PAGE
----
LIF E INS U RA N C E AM O U N T WO R K S H EE TIncome Replacement1. Annual income needed. How much annual income would your family need if you died today?Let’s start with your current monthly expenses. If you don’t monitor these numbers closelyalready, take this opportunity to get to know them.Mortgage/Rent: Car payment(s): Groceries: Clothing: Utility bills: Transportation: Child care: Medical/Dental expenses: Travel/Entertainment: Everything else: TOTAL: 12 months 2. Income that would continue after your death. Include all salaries, dividends, interest, current(or estimated) Social Security benefits, and all other sources of income: 3. Subtract line 2 from the total in line 1. This is the minimum amount your life insurance needsto cover for one year if you passed away today: 4. Multiply line 3 by the appropriate factor below.* For now, let’s assume that you’re insuring your incomefor a set amount of time. That time period may be based on your life expectancy or on the amount of timethat your dependents will actually be dependent (for example, through college). Let’s say you were insuring 65,000 for 10 years because in 8 years, all of your kids will be out of college. You’d multiply 65,000 times8.1 and get 526,500. Why 8.1? It’s a safe assumption that your family will need only 60 percent to 80percent of your income for basic living expenses, and that that need will lessen over time. What, then, arethe funds needed to provide income for your required number of years? 10 years: 8.1; 15 years: 11.1; 20 years: 13.6; 25 years: 15.6; 30 years: 17.3; 35 years: 18.7; 40 years: 20.0*Calculating Your Need for Life Insurance 11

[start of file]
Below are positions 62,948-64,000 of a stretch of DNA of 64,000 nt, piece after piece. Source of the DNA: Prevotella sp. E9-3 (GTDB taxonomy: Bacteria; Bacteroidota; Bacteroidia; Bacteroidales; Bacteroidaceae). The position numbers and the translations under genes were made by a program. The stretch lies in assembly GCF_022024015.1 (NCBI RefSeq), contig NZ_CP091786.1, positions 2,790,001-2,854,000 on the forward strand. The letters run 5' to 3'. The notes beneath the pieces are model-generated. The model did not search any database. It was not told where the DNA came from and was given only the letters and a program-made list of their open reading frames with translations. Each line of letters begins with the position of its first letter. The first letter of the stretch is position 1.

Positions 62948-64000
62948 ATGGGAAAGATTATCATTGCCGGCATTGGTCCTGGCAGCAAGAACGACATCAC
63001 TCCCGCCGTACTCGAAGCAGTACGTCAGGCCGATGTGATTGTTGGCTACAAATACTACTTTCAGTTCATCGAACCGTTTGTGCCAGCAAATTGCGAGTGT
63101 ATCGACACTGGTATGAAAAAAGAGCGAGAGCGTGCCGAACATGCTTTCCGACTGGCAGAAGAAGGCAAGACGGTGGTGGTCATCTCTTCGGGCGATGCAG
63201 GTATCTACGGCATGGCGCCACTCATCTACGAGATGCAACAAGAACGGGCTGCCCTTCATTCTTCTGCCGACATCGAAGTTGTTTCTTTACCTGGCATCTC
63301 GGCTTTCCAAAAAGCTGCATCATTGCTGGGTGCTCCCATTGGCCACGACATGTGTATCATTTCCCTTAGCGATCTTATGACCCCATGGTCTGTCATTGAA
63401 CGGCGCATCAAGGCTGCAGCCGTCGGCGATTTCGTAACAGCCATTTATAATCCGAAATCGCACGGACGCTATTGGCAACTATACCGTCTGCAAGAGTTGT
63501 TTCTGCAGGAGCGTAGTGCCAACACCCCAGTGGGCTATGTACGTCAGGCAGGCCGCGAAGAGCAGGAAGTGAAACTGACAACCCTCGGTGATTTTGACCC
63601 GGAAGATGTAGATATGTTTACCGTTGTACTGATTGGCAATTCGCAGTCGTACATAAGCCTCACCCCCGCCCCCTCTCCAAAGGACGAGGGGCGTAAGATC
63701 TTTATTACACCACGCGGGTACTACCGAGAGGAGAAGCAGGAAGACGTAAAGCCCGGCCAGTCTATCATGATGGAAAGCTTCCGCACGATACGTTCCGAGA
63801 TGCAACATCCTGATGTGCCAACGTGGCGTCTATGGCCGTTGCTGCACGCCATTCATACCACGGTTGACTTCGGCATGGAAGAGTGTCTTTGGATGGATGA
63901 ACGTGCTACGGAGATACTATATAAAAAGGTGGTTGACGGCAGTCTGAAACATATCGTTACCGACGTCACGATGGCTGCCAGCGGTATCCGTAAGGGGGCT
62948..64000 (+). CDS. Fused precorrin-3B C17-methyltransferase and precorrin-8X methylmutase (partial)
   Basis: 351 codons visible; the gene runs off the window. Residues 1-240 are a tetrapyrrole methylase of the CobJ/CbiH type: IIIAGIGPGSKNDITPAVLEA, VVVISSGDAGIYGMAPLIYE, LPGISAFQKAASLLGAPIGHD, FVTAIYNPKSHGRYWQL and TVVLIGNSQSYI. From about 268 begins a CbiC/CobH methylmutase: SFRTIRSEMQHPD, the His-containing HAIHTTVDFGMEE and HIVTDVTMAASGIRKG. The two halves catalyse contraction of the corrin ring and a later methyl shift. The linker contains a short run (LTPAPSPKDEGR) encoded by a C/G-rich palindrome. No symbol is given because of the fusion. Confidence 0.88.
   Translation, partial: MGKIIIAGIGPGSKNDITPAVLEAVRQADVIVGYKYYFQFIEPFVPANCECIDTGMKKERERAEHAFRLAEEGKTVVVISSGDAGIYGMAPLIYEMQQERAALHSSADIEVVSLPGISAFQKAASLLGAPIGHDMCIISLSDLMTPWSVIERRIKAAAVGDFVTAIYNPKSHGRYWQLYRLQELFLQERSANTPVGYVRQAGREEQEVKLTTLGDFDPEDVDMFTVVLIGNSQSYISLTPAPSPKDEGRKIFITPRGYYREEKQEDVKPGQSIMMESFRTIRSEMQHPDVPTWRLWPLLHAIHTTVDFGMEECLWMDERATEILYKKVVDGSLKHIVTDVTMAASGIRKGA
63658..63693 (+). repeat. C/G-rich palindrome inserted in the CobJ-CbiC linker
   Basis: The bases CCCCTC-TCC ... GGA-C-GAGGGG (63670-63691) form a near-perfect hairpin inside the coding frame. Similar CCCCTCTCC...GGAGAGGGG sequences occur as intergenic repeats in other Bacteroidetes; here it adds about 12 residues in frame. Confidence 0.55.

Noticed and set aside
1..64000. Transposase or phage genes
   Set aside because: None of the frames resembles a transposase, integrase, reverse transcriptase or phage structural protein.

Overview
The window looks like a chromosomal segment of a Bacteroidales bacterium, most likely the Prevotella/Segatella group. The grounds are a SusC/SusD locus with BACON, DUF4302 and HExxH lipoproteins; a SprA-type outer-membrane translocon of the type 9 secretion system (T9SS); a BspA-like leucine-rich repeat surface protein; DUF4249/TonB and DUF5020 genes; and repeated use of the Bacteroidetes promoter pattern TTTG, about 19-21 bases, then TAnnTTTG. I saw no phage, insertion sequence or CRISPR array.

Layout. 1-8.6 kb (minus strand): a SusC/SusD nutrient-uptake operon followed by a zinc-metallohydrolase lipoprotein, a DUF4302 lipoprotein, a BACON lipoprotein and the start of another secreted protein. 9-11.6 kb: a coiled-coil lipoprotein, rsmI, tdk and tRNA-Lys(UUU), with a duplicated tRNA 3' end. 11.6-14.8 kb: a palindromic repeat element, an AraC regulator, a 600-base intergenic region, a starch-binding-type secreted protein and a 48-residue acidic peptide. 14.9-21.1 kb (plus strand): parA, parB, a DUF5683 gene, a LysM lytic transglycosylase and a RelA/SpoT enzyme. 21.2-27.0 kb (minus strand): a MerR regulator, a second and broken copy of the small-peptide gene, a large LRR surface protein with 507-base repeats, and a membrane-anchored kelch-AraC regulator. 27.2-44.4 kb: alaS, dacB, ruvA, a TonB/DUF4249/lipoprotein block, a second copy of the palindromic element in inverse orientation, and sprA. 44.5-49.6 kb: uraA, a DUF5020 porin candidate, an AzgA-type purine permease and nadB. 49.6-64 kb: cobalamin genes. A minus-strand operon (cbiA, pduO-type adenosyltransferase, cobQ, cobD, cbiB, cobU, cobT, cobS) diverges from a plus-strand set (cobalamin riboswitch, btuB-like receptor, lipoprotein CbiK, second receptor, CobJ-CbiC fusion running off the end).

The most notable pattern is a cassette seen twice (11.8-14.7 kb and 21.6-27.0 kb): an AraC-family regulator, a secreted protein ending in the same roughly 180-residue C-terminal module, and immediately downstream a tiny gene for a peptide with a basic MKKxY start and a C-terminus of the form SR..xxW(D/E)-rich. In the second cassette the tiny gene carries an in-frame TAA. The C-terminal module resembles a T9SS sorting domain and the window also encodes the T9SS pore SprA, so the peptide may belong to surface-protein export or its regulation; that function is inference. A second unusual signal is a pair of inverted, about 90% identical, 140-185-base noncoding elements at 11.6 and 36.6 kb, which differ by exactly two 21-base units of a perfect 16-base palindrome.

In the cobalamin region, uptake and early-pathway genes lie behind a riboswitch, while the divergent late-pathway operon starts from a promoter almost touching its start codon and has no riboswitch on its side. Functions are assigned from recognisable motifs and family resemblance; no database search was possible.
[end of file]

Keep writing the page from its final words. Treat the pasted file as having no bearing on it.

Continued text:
Expenses5. Funeral expenses. The average cost of an adult funeral is about 10,000. Use this figure or do researchto determine a more accurate number based on your preferences and region: 6. Administrative expenses. (Also referred to as an emergency fund or final expenses.) These types ofexpenses can vary when cleaning up the affairs of the deceased (adviser fees, lawyer fees, and filing taxes,for example). But this number should be approximately 6 months of your annual salary (50 percent ofannual income): 7. Mortgage and other outstanding debts. Include here any outstanding mortgage principal, credit carddebt, car loans, home equity loans, student loans, etc. 8. Education costs. If you plan to cover the costs of your child’s/children’s (or another dependent’s) collegeor private education, consider those costs here. Multiply the average cost you researched and any currentor future costs for private education by the number of children. 9. Multiply line 8 by the appropriate years before college age.* Like line 4 above, the factors account fora decreasing need. For example, if you planned on sending two children, one age 8 and the other age 13,to public college, you’d multiply 60,852 (the average cost at the time of writing) by 0.82 and 60,852 by0.68, and then add the results: 49,899 41,379 91,278. 5 years: 0.82; 10 years: 0.68; 15 years: 0.56; 20 years: 0.46*10. TOTAL. Add lines 4 through 9: AssetsNow for your assets. Keep in mind that the value of your current assets may be considerably different from theirvalue at the time of your death. The respective values of such assets as real estate, a family business, or other biginvestments may be significantly discounted due to quick, forced sale or liquidation.10. Bank accounts, money market accounts, CDs, stocks, bonds, mutual funds, real estate: 12. Retirement savings IRAs, 401(k)s, Keoghs, pension and profit-sharing plans: 13. Present amount of life insurance. Include existing policies and group life insurancethrough your employer that you believe will continue: 14. TOTAL income-producing assets. Add lines 11, 12, and 13: Total life Insurance Needed15. Subtract line 14 from line 10:12 Questions and Answers on Life Insurance Workbook